Our seminar will embark on a journey around the Mediterranean with Ibn Jubayr, a twelfth century Spanish Muslim who recorded his experiences during his pilgrimage to Mecca and Medina in a remarkably lively and detailed  account.  From his shipwreck on the coast of Sicily to his performance of the rituals associated with his visit to Mecca, Ibn Jubayr provides an unusual perspective on the built environment, culture and people he encounters throughout his travels.  We will read the translation of his travels as a class with background lectures provided on the visual culture of the sites he visits, such as Palermo, Damascus, Alexandria and Mecca. We will develop virtual exhibits related to Ibn Jubayr's travels.

Spring 2022

Course Descriptions

Undergraduate students can also register for ARAH 5000 level courses.

Art History

Undergraduate

ARTH 1500 - Art and Experience

Taught by Turner

Where does Art come from?  How do we come to know it?  Experience!  Using John Dewey’s Art as Experience as a theoretical launching point, this class will contextualize the masterpieces of modern art in the Phillips Collection such as Renoir’s Luncheon of the Boating Party, Braque’s Round Table, Pierre Bonnard’s Open Window, Matisse’s Quai St. Michel, Thomas Eakins, Mrs. Van Buren, Georgia O’Keeffe’s Ranchos Church, Jacob Lawrence’s Migration Series, Mark Rothko’s Room, as well as Cezanne’s Bathers and Matisse’s Joy of Life at the Barnes Foundation.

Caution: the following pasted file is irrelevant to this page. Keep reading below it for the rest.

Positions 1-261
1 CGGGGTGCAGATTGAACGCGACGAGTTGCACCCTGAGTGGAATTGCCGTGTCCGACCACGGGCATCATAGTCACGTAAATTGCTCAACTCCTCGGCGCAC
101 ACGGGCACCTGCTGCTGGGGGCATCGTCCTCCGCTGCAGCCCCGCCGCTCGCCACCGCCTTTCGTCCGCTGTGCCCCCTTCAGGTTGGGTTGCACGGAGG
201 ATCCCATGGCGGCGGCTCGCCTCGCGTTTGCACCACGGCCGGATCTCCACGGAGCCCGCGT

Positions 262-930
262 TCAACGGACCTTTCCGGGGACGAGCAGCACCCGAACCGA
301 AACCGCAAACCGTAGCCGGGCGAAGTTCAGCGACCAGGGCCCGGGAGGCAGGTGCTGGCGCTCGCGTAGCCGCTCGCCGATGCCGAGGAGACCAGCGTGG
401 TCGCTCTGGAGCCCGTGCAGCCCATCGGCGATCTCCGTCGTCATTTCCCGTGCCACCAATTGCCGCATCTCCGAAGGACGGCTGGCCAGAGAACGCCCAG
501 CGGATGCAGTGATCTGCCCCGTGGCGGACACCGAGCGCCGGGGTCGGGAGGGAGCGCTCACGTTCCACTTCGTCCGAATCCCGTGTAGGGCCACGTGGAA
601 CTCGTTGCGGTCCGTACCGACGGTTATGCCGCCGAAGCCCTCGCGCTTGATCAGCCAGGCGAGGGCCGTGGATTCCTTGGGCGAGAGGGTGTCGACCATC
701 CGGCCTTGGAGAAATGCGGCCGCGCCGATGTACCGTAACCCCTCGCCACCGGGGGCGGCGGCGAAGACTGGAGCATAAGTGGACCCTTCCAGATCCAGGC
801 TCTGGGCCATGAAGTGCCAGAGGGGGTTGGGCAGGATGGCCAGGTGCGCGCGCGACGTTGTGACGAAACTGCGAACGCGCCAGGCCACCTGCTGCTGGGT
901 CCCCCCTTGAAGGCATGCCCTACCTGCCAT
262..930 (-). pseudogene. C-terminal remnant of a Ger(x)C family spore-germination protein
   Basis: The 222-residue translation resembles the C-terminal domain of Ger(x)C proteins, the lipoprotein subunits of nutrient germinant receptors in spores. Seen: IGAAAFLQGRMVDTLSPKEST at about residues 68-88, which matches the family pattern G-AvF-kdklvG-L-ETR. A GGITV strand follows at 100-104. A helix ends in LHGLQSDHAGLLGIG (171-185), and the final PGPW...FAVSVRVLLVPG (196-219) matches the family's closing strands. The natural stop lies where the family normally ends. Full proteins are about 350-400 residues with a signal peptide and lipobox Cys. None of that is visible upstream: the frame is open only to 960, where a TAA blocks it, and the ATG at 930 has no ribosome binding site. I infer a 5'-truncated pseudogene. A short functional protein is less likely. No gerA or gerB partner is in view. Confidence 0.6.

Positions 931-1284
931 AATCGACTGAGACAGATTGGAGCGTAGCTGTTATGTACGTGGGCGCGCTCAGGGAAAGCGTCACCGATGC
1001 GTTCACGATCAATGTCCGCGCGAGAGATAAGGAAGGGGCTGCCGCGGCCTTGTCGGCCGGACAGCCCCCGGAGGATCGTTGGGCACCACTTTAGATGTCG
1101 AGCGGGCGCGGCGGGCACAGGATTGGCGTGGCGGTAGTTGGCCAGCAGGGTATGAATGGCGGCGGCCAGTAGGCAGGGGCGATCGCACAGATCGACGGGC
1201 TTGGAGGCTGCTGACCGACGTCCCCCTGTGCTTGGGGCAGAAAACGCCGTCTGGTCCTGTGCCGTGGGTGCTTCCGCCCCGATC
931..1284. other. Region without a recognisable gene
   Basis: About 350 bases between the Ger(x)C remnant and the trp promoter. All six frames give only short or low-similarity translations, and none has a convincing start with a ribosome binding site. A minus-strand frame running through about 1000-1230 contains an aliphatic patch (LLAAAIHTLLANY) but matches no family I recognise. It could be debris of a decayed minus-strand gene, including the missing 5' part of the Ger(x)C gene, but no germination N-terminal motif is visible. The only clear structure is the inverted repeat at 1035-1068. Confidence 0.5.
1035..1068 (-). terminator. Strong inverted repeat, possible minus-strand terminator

ARTH 1503 - Art and Astronomy

Taught by Ramirez-Weaver

Looking outward and upward at the starry sky, artists, philosophers, and scientists have throughout history consistently sought to situate themselves within the cosmos and to comprehend its heavenly machinery.  Creative efforts at understanding or harnessing the significance of the planets and the stars have resulted in architectural wonders such as Stonehenge, zodiacal floor mosaics in late antique synagogues, star pictures in medieval manuscripts, Islamic celestial globes and astrolabes, illustrations for medical treatment, alchemical intervention, observation or imagination of the heavens, and more modern treatments ranging from Star Trek to Sigmar Polke.  This seminar traces the development of scientific, political, spiritual, magical, and intellectual technologies of power that have tied individuals to their views and uses for astronomy. Topics include: stars and rule, astronomy, astrology, Ptolemy’s universe, Christian reinterpretation, Arabic or Islamic contributions, alchemy, magic, medicine, Galileo, science fiction, Chesley Bonestell, Remedios Varo, and Sigmar Polke.